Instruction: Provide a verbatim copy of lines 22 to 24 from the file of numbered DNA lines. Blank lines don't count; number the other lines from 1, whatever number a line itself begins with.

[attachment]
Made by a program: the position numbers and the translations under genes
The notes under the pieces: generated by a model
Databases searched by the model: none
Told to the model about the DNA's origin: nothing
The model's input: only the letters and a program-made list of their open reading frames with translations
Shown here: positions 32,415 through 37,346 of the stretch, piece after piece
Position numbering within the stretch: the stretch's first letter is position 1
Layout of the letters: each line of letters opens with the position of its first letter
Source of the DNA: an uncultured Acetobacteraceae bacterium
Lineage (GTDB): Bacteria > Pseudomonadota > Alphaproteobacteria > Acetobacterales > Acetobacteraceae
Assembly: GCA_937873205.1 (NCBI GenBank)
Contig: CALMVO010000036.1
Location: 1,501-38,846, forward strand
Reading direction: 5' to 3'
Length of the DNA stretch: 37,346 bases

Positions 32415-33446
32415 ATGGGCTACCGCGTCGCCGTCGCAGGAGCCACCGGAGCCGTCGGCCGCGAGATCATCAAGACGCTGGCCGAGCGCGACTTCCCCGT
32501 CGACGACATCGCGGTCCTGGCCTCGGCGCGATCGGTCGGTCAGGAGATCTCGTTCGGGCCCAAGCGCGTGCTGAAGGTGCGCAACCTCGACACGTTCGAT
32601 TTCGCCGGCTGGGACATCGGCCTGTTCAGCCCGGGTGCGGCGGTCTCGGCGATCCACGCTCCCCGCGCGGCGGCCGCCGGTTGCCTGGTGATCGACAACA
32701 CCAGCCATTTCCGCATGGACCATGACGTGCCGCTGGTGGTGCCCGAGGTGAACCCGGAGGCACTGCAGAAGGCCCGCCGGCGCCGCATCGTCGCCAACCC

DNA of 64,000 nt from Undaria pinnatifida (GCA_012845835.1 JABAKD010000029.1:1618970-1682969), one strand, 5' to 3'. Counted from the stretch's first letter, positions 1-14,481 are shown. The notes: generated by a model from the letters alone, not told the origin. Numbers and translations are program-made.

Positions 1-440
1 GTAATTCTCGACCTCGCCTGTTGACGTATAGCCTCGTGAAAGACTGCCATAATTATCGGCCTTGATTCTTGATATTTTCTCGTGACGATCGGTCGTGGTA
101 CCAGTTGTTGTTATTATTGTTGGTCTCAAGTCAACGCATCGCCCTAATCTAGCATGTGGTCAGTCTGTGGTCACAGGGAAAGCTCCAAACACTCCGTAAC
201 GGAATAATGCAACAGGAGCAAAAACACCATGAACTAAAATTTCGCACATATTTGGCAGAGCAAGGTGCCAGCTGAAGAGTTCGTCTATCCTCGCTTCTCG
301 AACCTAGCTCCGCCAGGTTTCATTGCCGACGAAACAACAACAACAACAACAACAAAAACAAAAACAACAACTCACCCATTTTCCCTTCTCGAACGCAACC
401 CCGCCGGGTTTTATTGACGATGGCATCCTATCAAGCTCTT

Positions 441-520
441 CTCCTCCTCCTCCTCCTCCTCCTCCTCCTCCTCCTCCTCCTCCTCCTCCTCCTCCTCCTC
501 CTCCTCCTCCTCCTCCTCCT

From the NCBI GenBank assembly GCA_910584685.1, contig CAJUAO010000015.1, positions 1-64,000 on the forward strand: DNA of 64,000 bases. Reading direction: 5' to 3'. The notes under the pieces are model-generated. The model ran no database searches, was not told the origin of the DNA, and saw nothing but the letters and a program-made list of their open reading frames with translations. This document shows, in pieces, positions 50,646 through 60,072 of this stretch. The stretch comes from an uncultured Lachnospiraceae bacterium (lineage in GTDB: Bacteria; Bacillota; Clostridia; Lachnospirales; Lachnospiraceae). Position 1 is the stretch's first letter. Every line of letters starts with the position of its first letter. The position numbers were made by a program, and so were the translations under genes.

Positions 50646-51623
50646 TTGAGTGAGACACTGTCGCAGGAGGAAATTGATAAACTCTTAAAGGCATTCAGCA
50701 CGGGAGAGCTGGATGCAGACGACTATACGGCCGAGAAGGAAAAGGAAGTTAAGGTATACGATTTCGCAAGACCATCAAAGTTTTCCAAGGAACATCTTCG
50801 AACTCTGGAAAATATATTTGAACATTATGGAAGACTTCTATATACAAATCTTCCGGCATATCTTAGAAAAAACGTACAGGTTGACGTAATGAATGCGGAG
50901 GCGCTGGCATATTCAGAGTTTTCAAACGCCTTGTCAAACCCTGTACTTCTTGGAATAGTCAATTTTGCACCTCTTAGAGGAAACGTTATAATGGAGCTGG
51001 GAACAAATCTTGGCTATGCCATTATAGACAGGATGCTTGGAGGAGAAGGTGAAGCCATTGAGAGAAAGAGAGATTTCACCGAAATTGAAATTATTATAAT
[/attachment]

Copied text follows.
Positions 1-440
1 GTAATTCTCGACCTCGCCTGTTGACGTATAGCCTCGTGAAAGACTGCCATAATTATCGGCCTTGATTCTTGATATTTTCTCGTGACGATCGGTCGTGGTA
101 CCAGTTGTTGTTATTATTGTTGGTCTCAAGTCAACGCATCGCCCTAATCTAGCATGTGGTCAGTCTGTGGTCACAGGGAAAGCTCCAAACACTCCGTAAC